Three hundred and eighty students completed the survey; the response rate was 47%. Seventy-six percent of students reported personal experience with death, and 73% reported caring for dying patients or witnessing a patient's death during their third-year clerkships. Students had positive attitudes about physicians' responsibility and ability to help dying patients and their families, but reported negative emotional reactions to end-of-life care. Students who reported personal or professional experience with death had more positive attitudes and higher knowledge scores than those who did not, p < 0.05.
Educational initiatives should maximize the time medical students spend caring for dying patients. Teaching students end-of-life care during the course of their clinical clerkships is an effective way to improve attitudes about end-of-life care. Schools should focus on developing emotionally supportive settings in which to teach students about death and dying.
Unwanted pregnancy followed by unsafe abortion is one of the major worldwide health problems, which has many negative consequences on the health and well-being of women. Information about women's knowledge, attitude and practice of emergency contraceptives plays a major role in the reduction of unwanted pregnancy; however, there are no studies about this issue in the study area. This study assessed Adama University female students' knowledge, attitude and practice of emergency contraceptives.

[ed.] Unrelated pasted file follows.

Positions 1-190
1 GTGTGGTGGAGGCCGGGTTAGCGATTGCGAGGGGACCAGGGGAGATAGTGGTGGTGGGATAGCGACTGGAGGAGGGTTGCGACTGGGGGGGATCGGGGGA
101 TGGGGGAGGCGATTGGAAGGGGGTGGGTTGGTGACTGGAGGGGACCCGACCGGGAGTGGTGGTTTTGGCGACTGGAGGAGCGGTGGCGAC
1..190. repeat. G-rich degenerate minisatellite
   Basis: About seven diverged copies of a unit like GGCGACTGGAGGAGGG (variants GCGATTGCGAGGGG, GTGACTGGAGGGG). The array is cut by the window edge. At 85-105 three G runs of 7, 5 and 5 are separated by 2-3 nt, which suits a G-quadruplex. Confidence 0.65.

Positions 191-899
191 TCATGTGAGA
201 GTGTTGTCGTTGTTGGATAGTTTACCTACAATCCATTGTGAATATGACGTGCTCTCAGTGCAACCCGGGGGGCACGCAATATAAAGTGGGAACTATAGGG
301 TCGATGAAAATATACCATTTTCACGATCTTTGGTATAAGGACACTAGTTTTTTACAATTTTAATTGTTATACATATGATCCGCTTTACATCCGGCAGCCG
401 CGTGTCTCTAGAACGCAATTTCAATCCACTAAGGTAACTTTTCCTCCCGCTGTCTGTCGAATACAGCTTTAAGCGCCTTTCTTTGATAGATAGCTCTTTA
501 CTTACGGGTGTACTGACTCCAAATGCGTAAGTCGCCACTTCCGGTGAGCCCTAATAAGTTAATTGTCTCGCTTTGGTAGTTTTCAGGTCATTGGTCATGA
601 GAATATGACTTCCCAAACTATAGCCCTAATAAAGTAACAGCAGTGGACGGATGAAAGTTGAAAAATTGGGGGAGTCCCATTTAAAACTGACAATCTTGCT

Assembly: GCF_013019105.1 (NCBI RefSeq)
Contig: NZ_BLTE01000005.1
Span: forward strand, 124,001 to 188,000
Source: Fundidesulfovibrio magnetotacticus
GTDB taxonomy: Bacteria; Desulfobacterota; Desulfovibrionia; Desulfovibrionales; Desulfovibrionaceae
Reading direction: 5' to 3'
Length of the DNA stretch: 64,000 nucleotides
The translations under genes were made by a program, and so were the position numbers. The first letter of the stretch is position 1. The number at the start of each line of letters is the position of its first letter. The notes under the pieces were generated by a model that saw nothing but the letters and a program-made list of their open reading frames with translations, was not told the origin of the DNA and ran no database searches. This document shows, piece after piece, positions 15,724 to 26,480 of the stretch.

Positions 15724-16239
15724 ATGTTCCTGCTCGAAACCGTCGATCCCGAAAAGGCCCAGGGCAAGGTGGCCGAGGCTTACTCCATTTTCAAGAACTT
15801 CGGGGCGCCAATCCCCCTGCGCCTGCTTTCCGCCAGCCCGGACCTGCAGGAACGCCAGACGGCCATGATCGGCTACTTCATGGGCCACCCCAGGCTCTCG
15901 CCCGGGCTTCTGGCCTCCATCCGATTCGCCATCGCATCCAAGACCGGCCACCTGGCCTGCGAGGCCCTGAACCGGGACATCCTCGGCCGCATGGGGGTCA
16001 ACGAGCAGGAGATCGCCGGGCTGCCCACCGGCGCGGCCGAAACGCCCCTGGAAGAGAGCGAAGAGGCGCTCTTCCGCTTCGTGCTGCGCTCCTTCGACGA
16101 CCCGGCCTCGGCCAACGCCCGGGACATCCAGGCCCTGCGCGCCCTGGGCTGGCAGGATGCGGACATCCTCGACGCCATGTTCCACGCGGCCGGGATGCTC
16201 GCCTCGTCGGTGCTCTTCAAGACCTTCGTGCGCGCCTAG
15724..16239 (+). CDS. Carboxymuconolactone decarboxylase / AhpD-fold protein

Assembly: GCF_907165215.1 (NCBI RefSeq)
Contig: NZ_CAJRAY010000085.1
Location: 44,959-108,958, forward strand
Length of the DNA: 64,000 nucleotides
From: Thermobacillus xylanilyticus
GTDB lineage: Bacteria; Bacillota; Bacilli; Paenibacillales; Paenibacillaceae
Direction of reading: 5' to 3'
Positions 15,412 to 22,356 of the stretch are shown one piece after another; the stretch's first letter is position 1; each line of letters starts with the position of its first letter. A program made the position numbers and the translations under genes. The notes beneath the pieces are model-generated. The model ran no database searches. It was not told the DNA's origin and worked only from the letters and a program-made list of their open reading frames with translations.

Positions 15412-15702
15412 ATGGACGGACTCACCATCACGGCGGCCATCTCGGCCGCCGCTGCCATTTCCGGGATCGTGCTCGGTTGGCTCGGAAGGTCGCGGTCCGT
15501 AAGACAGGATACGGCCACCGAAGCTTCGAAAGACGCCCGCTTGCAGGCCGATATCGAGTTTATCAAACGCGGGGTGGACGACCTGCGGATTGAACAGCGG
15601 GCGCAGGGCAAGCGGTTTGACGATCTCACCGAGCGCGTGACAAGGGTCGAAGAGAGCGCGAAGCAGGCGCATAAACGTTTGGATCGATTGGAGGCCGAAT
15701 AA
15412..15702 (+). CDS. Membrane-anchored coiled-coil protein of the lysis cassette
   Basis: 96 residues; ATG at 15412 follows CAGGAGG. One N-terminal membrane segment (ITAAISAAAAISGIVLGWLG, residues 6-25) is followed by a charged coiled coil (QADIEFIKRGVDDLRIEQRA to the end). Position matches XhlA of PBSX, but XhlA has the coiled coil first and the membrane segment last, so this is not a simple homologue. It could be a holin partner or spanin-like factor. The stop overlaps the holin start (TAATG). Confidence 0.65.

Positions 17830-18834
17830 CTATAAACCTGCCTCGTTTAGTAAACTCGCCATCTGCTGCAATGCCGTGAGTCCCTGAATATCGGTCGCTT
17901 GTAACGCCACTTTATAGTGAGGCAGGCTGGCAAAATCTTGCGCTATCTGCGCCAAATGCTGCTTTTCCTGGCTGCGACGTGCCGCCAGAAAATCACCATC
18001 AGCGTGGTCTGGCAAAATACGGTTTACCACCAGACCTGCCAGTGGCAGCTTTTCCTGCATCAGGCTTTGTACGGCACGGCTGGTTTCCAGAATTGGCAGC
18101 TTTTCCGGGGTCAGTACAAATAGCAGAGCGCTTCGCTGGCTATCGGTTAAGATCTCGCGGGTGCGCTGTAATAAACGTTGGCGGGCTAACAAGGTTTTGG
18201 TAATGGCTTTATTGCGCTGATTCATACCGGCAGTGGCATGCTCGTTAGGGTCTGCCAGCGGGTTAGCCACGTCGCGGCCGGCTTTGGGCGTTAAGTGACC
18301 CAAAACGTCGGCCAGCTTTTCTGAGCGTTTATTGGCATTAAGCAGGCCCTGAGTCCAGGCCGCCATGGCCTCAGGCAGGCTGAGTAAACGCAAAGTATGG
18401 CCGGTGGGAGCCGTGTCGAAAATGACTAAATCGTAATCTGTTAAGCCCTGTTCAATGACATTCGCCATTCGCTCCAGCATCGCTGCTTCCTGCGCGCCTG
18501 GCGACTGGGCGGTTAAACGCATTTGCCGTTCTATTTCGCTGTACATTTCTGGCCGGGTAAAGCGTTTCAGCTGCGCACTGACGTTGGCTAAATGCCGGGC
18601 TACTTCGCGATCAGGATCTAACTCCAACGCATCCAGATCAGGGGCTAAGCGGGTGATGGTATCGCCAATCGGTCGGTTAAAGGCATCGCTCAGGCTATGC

A cross-sectional study design was employed from February 1 to 30/2009, on 660 regular undergraduate female students of Adama University. Data were entered and analyzed using SPSS for windows version 16.0. Logistic regression was used to identify the association between variables and emergency contraceptive knowledge, attitude and practice. P-value less than 0.05 at 95% CI was taken for statistical significance.
Of the total, 660 respondents, 194(29.4%) were sexually active, 63(9.4%) had history of pregnancy and 49(7.4%) had history of abortion. About 309 (46.8%) of the students had heard about emergency contraceptives and from those who heard emergency contraceptives, 27.2% had good knowledge. Majority, four hundred fifteen (62.9%) of the students had positive attitude towards it. However, only 31(4.7%) had used emergency contraceptive methods.
This study demonstrated lack of awareness, knowledge and utilization of emergency contraceptives among Adama University female students. Hence behavioral change strategies should be considered by responsible bodies to improve knowledge and bring attitudinal change on use of emergency contraception.